Christine Stuart / ctnewsjunke file photo
Secretary of the State Denise Merrill (Christine Stuart / ctnewsjunke file photo)

HARTFORD, CT — Early Wednesday morning, both the Republican and Democratic gubernatorial campaigns sent their supporters home without knowing the outcome of the election because several towns, including New Haven, had still not reported their results.

What happened?

Secretary of the State Denise Merrill said she thinks people’s expectations about how quickly information is reported has changed.

She said that in some places local election officials had to hand-count ballots and they were still counting at 6 a.m. Wednesday.

She said voter turnout was also much higher than expected. According to the unofficial results, 66.94 percent of voters statewide turned out to vote on Tuesday.

There were problems for the third year in a row with Election Day Registration in New Haven. Four-hour waits, not enough election staff, and problems with voting machines breaking down were some of the issues facing voters in the Elm City.

“I think that they were very unprepared for election day registration. I don’t think there is any excuse for that. It has happened before,” Merrill, who was re-elected Tuesday as Secretary of the State, told the New Haven Independent.

She noted that local officials deputized Yale law students later in the day to help process new registrations in the state’s system. That can be done, and can be planned for in advance, she said.

“Granted, it was a larger than expected turnout. But we did advise them: Expect a larger turnout,” Merrill said.

What can the Secretary of the State do about it?

“Nothing,” Merrill said in an interview in her office Wednesday morning. Her office has no legal authority over locally elected Registrars of Voters.

“You have to remember these are locally administered elections,” she said. “We advise localities on how to perform. Occasionally we would bring a complaint on behalf of a voter and those complaints are lodged with the Elections Enforcement Commission.”

If people feel they were disenfranchised Tuesday, they need to contact the State Elections Enforcement Commission. The hotline they ran on Election Day received more calls than it typically does on a given election day.

Merrill said elections are administered locally, but they are also paid for locally, “and that’s the problem.”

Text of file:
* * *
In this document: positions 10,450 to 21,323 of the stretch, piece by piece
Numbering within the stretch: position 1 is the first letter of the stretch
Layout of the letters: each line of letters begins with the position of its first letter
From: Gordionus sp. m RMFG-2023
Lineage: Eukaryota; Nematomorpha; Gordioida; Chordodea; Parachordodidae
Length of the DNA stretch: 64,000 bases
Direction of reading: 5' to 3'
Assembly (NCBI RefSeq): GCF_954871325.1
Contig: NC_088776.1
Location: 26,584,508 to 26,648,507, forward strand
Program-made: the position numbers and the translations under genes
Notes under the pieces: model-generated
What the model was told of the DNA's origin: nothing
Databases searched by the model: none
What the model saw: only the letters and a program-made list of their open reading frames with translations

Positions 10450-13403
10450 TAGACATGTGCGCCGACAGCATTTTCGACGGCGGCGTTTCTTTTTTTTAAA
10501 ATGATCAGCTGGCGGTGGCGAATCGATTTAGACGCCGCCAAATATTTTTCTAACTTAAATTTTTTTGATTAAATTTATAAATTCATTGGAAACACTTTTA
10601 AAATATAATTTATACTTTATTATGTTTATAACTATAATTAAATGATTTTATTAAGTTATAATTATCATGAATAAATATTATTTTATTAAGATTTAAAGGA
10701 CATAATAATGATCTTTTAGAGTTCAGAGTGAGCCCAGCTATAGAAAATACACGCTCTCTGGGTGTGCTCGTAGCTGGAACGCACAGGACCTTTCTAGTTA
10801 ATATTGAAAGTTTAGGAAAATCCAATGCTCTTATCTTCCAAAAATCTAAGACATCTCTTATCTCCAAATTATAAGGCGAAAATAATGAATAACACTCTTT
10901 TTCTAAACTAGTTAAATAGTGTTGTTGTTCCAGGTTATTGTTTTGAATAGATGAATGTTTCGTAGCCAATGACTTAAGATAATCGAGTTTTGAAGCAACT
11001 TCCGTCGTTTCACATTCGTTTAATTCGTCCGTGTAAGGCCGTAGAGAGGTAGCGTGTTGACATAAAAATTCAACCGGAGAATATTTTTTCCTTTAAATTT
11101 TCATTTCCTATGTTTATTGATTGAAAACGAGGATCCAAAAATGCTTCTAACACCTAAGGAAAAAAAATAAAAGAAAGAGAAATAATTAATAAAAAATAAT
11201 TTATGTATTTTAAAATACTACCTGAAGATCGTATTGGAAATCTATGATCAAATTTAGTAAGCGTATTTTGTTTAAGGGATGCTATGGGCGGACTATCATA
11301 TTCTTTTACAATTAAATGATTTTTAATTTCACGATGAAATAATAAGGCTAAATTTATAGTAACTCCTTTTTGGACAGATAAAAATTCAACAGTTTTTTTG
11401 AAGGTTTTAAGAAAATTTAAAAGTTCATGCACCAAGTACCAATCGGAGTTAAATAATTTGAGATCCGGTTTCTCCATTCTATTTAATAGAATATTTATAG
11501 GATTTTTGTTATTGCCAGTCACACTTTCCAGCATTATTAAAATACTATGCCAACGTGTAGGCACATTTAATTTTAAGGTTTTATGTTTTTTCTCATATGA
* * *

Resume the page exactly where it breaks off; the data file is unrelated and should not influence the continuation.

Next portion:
Communities like New Haven have been struggling to balance their budgets and spending more than the previous year on an election is not easy.

However, “I would argue it’s not appropriate — if it’s the third time they’ve not staffed it and disenfranchised people then that’s a problem,” Merrill said.

But failing to devote enough resources to voting comes with its own set of consequences.

“New Haven’s repeated failure to staff its polling places with enough workers to ensure people’s rights to vote is practically inviting a lawsuit,” ACLU of Connecticut legal director Dan Barrett said on Tuesday. “The long lines and discouraged voters we saw today were a completely avoidable situation.”

The ACLU of Connecticut wants to hear from voters who were not able to cast their ballot in New Haven on Tuesday.

Voters who went to New Haven intending to vote and were unable to do so can contact the ACLU of Connecticut using this form:

But New Haven wasn’t the only town that had problems Tuesday.

Merrill said they started getting phone calls after 10 a.m. about machines breaking down and jamming due the rain and moisture being brought into the polling places.

She said local election officials all have back up machines, but those were breaking down as well when moisture was involved.

Merrill said she heard anecdotally that similar problems happened in 2006, the first year they used the new voting tabulators. Election officials dried out the ballots with fans and set them aside until they dried, and then fed them through the machine later in the evening.

Merrill said voting continues no matter what.

She wasn’t sure yet how many towns experienced problems with dampness and machine breakdowns because that’s not something Registrars have to report. She said she assumes if they did have those kinds of problems, they must have figured them out because they all, except for New Haven, reported their numbers before midnight.

The unofficial results from Merrill’s office show statewide voter turnout was 66.94 percent and Governor-elect Ned Lamont beat Republican Bob Stefanowski by 38,672 votes.